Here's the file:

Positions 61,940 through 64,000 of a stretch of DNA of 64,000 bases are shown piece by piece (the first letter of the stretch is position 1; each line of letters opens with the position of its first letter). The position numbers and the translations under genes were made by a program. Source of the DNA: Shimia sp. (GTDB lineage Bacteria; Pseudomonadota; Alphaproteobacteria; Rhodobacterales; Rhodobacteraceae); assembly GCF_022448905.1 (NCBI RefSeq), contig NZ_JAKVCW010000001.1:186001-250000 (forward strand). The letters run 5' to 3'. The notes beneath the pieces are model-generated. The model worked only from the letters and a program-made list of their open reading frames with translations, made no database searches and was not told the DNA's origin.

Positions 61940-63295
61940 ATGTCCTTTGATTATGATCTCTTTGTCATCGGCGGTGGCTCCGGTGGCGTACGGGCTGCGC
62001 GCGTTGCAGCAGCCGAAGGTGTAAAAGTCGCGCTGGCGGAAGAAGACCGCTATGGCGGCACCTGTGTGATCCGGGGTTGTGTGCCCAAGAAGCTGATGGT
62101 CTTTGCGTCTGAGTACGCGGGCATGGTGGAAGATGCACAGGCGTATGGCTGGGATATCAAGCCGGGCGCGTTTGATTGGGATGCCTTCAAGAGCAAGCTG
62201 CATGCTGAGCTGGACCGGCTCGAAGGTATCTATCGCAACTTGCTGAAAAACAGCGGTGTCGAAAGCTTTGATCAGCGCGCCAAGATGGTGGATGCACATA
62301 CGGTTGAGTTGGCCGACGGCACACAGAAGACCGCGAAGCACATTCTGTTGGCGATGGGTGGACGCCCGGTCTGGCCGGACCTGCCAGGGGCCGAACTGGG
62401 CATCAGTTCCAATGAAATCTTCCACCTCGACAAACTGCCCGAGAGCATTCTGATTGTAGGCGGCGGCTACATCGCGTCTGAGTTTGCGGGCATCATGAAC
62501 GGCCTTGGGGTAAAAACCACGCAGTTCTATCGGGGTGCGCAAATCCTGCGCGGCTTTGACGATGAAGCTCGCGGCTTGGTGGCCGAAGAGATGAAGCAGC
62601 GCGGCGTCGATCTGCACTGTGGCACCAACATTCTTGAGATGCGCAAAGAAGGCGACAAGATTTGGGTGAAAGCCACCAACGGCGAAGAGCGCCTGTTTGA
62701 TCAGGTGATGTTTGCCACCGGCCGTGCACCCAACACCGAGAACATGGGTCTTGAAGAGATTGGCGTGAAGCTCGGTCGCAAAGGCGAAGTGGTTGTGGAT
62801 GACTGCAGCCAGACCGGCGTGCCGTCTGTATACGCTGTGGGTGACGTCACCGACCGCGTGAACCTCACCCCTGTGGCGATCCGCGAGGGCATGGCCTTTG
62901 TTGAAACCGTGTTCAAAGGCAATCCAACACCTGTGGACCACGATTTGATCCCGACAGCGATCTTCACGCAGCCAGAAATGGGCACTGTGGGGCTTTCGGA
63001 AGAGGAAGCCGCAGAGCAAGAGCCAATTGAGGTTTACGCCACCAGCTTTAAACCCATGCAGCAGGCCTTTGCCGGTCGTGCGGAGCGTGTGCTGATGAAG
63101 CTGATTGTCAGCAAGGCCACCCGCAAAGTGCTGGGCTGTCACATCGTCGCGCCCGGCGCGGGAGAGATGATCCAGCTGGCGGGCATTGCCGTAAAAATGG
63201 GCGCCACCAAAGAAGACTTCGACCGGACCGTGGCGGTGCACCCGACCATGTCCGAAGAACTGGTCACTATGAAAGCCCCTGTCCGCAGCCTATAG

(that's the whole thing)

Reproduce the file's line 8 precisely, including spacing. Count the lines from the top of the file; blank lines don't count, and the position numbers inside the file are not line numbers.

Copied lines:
62401 CATCAGTTCCAATGAAATCTTCCACCTCGACAAACTGCCCGAGAGCATTCTGATTGTAGGCGGCGGCTACATCGCGTCTGAGTTTGCGGGCATCATGAAC